SAO PAULO – XP revised its base scenario of expectations for the growth of the Gross Domestic Product (GDP) in 2022 from 1.7% to 1.3%, raised the projection for the dollar from R$ 4.90 to R$ 5.20 at the end of 2021 and from BRL 4.90 to BRL 5.10 for next year, and now it expects a Selic of 8.5% at the end of the monetary tightening cycle, against 7.25% before .
Estimates for the 2021 GDP continue to expand by 5.3% and for the Extended National Consumer Price Index (IPCA) for 2021 and 2022, it remains at 8.4% and 3.7% respectively.
According to Caio Megale, chief economist at XP, the changes occur because domestic risks have increased in recent weeks due to the institutional crisis and the more widespread inflation data for August. With this, he sees that the preparation of the 2022 Budget seems increasingly difficult.
“The Budget does not include the recent acceleration of inflation (which affects expenses for next year) nor political commitments that are difficult to avoid. Our account suggests pressure close to R$ 70 billion during the processing of the part”, he stated.
Despite the worsening in projections, this scenario outlined by XP’s economic team still does not contemplate what Megale classifies as the two biggest risks on the horizon: a break in the spending ceiling and a scenario of blackouts and rationing due to the water crisis.
About breaking the ceiling, Megale admits that it goes beyond precatoria not being included in the rule. Its base scenario already projects that these expenses will not be in the ceiling, but will at least be paid in full, not in installments over ten years.
“Today there is no better scenario than the one I described. Precatório is an old debt, so they can be out of the ceiling, but if the government removes Bolsa Família from the rule, then yes, we will have a rupture”, he explains.
This possibility of the social program being excluded from the spending ceiling, in the economist’s opinion, has around a 10% to 15% chance of occurring and would take his projections to another scenario, in which GDP grows less than 1% in 2022, the dollar rises to R$ 5.50 and the Selic has to be raised to 9.5% because inflation does not cool down with a tightening cycle ending at 8.5%.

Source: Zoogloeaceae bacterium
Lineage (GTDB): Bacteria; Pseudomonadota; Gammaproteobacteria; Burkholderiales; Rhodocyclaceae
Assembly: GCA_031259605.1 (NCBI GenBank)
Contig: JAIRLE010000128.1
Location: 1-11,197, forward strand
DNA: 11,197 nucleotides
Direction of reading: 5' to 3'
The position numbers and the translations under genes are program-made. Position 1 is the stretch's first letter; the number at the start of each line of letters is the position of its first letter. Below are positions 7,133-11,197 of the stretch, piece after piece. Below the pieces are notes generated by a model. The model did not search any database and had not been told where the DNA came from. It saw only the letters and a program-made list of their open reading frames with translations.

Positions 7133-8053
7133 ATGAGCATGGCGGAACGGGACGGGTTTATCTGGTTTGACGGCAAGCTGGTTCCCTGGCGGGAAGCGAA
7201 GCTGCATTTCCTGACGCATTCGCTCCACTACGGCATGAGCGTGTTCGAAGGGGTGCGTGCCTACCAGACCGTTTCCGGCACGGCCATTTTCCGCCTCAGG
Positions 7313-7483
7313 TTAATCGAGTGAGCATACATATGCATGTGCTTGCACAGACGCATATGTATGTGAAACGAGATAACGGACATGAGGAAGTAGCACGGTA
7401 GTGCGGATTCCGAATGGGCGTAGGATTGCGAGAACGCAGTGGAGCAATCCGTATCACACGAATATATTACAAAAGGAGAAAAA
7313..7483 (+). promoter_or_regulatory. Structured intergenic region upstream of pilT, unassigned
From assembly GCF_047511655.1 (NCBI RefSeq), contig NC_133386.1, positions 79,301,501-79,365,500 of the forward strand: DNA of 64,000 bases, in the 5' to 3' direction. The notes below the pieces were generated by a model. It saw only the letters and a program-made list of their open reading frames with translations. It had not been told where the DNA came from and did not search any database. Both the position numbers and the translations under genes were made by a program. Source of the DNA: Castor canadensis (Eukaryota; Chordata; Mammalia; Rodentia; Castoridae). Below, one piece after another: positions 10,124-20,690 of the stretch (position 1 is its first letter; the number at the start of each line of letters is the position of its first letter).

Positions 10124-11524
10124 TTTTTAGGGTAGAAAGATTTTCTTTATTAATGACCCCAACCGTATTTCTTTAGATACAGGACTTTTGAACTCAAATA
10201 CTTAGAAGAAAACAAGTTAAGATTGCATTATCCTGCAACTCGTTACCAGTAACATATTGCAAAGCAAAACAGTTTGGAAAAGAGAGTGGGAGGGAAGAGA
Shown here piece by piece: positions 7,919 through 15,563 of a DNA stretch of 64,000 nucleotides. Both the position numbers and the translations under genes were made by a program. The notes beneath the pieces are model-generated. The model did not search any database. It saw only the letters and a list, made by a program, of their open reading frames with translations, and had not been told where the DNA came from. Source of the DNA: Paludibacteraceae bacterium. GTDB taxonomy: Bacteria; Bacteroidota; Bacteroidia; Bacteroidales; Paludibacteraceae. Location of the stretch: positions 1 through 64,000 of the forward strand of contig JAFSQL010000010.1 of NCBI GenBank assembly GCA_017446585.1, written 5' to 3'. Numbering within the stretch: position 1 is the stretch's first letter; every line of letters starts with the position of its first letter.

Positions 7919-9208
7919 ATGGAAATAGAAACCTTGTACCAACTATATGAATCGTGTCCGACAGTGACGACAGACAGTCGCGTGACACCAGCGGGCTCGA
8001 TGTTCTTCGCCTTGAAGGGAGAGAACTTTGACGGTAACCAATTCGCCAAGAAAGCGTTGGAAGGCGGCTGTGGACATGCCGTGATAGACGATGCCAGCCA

The water crisis, in turn, could have even more disastrous and difficult to quantify effects. The XP team projects that a forced reduction in electricity consumption would take away 1.2 percentage points from next year’s GDP growth, which would mean an expansion close to zero considering the broker’s baseline scenario is 1.3% expansion for the period.
Other than that, the statistical load of the progress of this year’s economic activity is estimated at 0.8%, so, in practice, the country would enter into recession if this scenario were confirmed, with probable declines in GDP in the second and third quarters of the year next.
Megale calculates that a rationing is more likely to occur than a fiscal break, with an approximate 30% probability of occurring. “I’m more concerned with the supply of electricity than with the fiscal rupture”, he defends, who says he has not yet projected where the Selic, dollar and IPCA would go in this heavier scenario of the water and energy crisis.
The positive point is that abroad, in the economist’s opinion, will not be an obstacle to the Brazilian economy. According to him, the latest employment and inflation data from the United States point to a scenario in which activity is neither so strong that it is necessary to raise interest rates nor so weak as to cause a recession.
In an interview last week with InfoMoney, the economist also stated that despite the attention to the advance of the delta variant of the coronavirus, the gradual withdrawal of monthly purchases of bonds carried out by the Federal Reserve, and the Chinese regulatory environment, nothing will be as important as the domestic scenario. “The external scenario will be favorable. What we need is to do our homework here”, he defends.
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